Eggs for sale

after a sign seen on the A487

The mist clung close to the trunk road.
Fuel ran low on the gauge.
A county cleared, but the drive was still at
The embryonic stage;

We were off to Llanfairfechan.
Cantre’r Gwaelod perhaps –
Victoria cooks a mean bean chilli,
But she’s useless with maps.

It was Good Friday, but not great;
The morning following
The ITV Leaders’ Debate, I was
Worse for wear, wallowing

In politic paralysis.
Surly sheep and cattle
Lurked in foggy fields lined by lozenges
Of orange, at battle

Ever more fierce the further north
We drove with daffodils
On fields of green: the men who would be king
Of these high veiled hills;

The choice of Mike Williams or
Mike Parker – or was it
Mark Williams and Mark Parker? I blinked:
A sign that didn’t fit

Read “EGGS FOR SALE” in painted script.
The children were sleeping;
So was their mother. I dropped to fourth gear,
Third, Second; a sweeping

Motion, and I pulled the Dacia
Down a dirt road to some
Forlorn farm, emerging from the vapour
All rusty, dark and dumb.

An ancient Welsh woman answered
The door before I’d knocked;
Bade me follow, in a language I found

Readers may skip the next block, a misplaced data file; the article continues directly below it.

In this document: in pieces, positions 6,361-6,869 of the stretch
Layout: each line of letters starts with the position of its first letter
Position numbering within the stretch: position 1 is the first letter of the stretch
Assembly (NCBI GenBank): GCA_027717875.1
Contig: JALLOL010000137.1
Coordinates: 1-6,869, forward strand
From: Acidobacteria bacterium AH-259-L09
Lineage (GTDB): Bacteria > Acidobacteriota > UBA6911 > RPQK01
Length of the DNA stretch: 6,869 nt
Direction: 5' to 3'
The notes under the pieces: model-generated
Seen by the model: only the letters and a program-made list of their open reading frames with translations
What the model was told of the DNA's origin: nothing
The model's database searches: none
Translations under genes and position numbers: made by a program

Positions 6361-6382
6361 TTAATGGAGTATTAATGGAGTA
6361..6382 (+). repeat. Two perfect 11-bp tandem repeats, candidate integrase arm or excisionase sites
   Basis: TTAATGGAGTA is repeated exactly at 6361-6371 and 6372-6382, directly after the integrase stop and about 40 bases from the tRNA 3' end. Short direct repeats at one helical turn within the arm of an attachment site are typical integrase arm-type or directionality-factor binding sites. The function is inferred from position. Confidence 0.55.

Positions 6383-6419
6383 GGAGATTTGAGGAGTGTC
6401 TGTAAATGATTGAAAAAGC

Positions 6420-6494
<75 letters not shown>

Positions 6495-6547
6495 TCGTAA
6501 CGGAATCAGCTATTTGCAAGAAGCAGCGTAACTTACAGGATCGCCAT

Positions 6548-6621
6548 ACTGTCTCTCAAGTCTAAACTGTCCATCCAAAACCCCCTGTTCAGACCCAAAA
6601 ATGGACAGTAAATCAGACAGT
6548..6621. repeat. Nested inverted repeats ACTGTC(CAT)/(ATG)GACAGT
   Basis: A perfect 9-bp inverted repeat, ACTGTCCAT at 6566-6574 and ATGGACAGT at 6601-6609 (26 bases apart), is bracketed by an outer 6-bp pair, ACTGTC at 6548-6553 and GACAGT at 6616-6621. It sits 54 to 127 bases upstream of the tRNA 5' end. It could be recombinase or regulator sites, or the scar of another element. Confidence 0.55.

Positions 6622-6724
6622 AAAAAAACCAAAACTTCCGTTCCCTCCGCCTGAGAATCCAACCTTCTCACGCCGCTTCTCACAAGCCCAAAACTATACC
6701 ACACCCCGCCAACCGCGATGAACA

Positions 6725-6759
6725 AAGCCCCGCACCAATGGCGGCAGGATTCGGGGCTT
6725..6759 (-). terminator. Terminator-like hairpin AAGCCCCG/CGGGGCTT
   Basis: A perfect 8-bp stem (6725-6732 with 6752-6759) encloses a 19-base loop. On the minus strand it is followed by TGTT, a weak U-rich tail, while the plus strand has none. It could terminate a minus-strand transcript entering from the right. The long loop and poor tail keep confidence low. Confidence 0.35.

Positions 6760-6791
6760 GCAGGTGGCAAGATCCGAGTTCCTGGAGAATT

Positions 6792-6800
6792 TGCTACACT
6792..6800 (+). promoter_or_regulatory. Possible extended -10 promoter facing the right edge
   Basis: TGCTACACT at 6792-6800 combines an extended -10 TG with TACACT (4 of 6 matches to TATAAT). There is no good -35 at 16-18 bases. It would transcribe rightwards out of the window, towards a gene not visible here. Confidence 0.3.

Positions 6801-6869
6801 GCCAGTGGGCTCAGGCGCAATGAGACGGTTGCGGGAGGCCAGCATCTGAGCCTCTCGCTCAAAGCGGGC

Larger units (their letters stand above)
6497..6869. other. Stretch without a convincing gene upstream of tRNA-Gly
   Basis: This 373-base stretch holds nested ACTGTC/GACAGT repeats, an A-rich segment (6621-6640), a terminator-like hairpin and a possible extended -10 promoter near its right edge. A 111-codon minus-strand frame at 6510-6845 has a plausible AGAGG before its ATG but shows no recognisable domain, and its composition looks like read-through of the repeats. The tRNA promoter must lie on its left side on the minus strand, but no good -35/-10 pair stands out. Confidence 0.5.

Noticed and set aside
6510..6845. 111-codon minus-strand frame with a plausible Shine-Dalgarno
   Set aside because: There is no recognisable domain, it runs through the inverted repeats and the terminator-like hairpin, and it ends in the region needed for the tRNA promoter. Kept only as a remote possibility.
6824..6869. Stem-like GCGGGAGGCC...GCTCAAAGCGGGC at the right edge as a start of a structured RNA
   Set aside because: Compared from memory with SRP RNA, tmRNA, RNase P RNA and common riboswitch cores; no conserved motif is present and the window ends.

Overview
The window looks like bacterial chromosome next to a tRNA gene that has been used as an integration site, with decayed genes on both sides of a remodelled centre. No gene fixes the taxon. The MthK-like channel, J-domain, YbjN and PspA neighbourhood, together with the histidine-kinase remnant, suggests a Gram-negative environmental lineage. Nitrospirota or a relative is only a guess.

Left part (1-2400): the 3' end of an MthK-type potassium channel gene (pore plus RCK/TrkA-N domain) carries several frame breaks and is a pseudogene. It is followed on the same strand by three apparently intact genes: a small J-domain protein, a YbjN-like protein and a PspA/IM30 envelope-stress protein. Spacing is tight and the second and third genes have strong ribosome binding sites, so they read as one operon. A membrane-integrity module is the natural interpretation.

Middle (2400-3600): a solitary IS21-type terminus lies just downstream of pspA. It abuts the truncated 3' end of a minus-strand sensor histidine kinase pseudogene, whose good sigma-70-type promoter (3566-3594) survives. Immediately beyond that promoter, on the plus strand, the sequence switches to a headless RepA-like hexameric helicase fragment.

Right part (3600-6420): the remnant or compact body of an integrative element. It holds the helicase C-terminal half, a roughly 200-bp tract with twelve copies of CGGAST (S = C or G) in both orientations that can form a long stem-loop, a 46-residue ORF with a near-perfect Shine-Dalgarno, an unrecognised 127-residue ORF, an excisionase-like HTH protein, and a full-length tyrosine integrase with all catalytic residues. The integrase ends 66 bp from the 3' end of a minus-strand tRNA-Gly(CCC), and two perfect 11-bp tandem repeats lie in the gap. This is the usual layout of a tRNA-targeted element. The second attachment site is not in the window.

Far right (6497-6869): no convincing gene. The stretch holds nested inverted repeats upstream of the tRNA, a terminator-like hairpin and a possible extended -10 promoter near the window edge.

In childhood rooms unlocked,

Down to a cellar, thick with steam.
“Here they are” she tindered,
Gesturing toward a pulsating clutch
Of propane cylinders.

“How many do you want?” she asked.
I answered: “I’m not sure.”
A crack forked across the membrane of one;
And from that crack, a claw.

Notes:
I wanted to write a poem about the 2015 general election, but didn’t have an angle. The breathtaking A487 trunk road runs from Fishguard to Bangor; and more metaphorically from my present life in Pembrokeshire to my childhood in what was then Gwynedd. (Before moving to England as a teenager, I grew up on Anglesey and went to secondary school in Bangor.) Now every time I drive the length of West Wales I feel a surge of nationalism at odds with my indistinct Anglo-Welsh identity and usually pragmatic internationalist outlook. Ceredigion, a Liberal/Plaid marginal constituency in recent years, provided a much better allegorical battleground for examining this than my own constituency of Preseli Pembrokeshire, an uncharacteristically safe Tory seat in Wales at the time of writing. I’d also just begun watching season five of Game of Thrones.

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